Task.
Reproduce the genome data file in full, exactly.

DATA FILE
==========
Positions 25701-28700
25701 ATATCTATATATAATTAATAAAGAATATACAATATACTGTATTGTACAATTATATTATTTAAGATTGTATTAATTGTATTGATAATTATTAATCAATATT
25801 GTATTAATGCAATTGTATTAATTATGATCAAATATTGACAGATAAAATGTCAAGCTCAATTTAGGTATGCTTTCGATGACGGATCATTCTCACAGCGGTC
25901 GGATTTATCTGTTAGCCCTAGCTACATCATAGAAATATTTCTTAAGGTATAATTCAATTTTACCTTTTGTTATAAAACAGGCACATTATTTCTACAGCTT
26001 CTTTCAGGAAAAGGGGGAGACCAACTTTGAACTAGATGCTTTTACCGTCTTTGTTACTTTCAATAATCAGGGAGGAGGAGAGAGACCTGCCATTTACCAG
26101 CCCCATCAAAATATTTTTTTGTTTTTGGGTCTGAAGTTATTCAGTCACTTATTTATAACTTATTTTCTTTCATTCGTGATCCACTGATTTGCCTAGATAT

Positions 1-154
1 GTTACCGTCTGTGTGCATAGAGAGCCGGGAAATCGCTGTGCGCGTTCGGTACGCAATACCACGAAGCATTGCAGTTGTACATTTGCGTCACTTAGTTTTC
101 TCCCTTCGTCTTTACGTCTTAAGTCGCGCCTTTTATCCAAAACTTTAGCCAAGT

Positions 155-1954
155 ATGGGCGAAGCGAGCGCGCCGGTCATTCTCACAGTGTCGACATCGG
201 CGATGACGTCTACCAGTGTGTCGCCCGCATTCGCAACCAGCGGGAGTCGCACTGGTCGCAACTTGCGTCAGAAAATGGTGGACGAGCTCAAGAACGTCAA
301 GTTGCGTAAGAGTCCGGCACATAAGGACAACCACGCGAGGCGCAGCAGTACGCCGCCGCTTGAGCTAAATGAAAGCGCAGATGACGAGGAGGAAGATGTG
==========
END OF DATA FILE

Positions 25701-28700
25701 ATATCTATATATAATTAATAAAGAATATACAATATACTGTATTGTACAATTATATTATTTAAGATTGTATTAATTGTATTGATAATTATTAATCAATATT
25801 GTATTAATGCAATTGTATTAATTATGATCAAATATTGACAGATAAAATGTCAAGCTCAATTTAGGTATGCTTTCGATGACGGATCATTCTCACAGCGGTC
25901 GGATTTATCTGTTAGCCCTAGCTACATCATAGAAATATTTCTTAAGGTATAATTCAATTTTACCTTTTGTTATAAAACAGGCACATTATTTCTACAGCTT
26001 CTTTCAGGAAAAGGGGGAGACCAACTTTGAACTAGATGCTTTTACCGTCTTTGTTACTTTCAATAATCAGGGAGGAGGAGAGAGACCTGCCATTTACCAG
26101 CCCCATCAAAATATTTTTTTGTTTTTGGGTCTGAAGTTATTCAGTCACTTATTTATAACTTATTTTCTTTCATTCGTGATCCACTGATTTGCCTAGATAT

Positions 1-154
1 GTTACCGTCTGTGTGCATAGAGAGCCGGGAAATCGCTGTGCGCGTTCGGTACGCAATACCACGAAGCATTGCAGTTGTACATTTGCGTCACTTAGTTTTC
101 TCCCTTCGTCTTTACGTCTTAAGTCGCGCCTTTTATCCAAAACTTTAGCCAAGT

Positions 155-1954
155 ATGGGCGAAGCGAGCGCGCCGGTCATTCTCACAGTGTCGACATCGG
201 CGATGACGTCTACCAGTGTGTCGCCCGCATTCGCAACCAGCGGGAGTCGCACTGGTCGCAACTTGCGTCAGAAAATGGTGGACGAGCTCAAGAACGTCAA
301 GTTGCGTAAGAGTCCGGCACATAAGGACAACCACGCGAGGCGCAGCAGTACGCCGCCGCTTGAGCTAAATGAAAGCGCAGATGACGAGGAGGAAGATGTG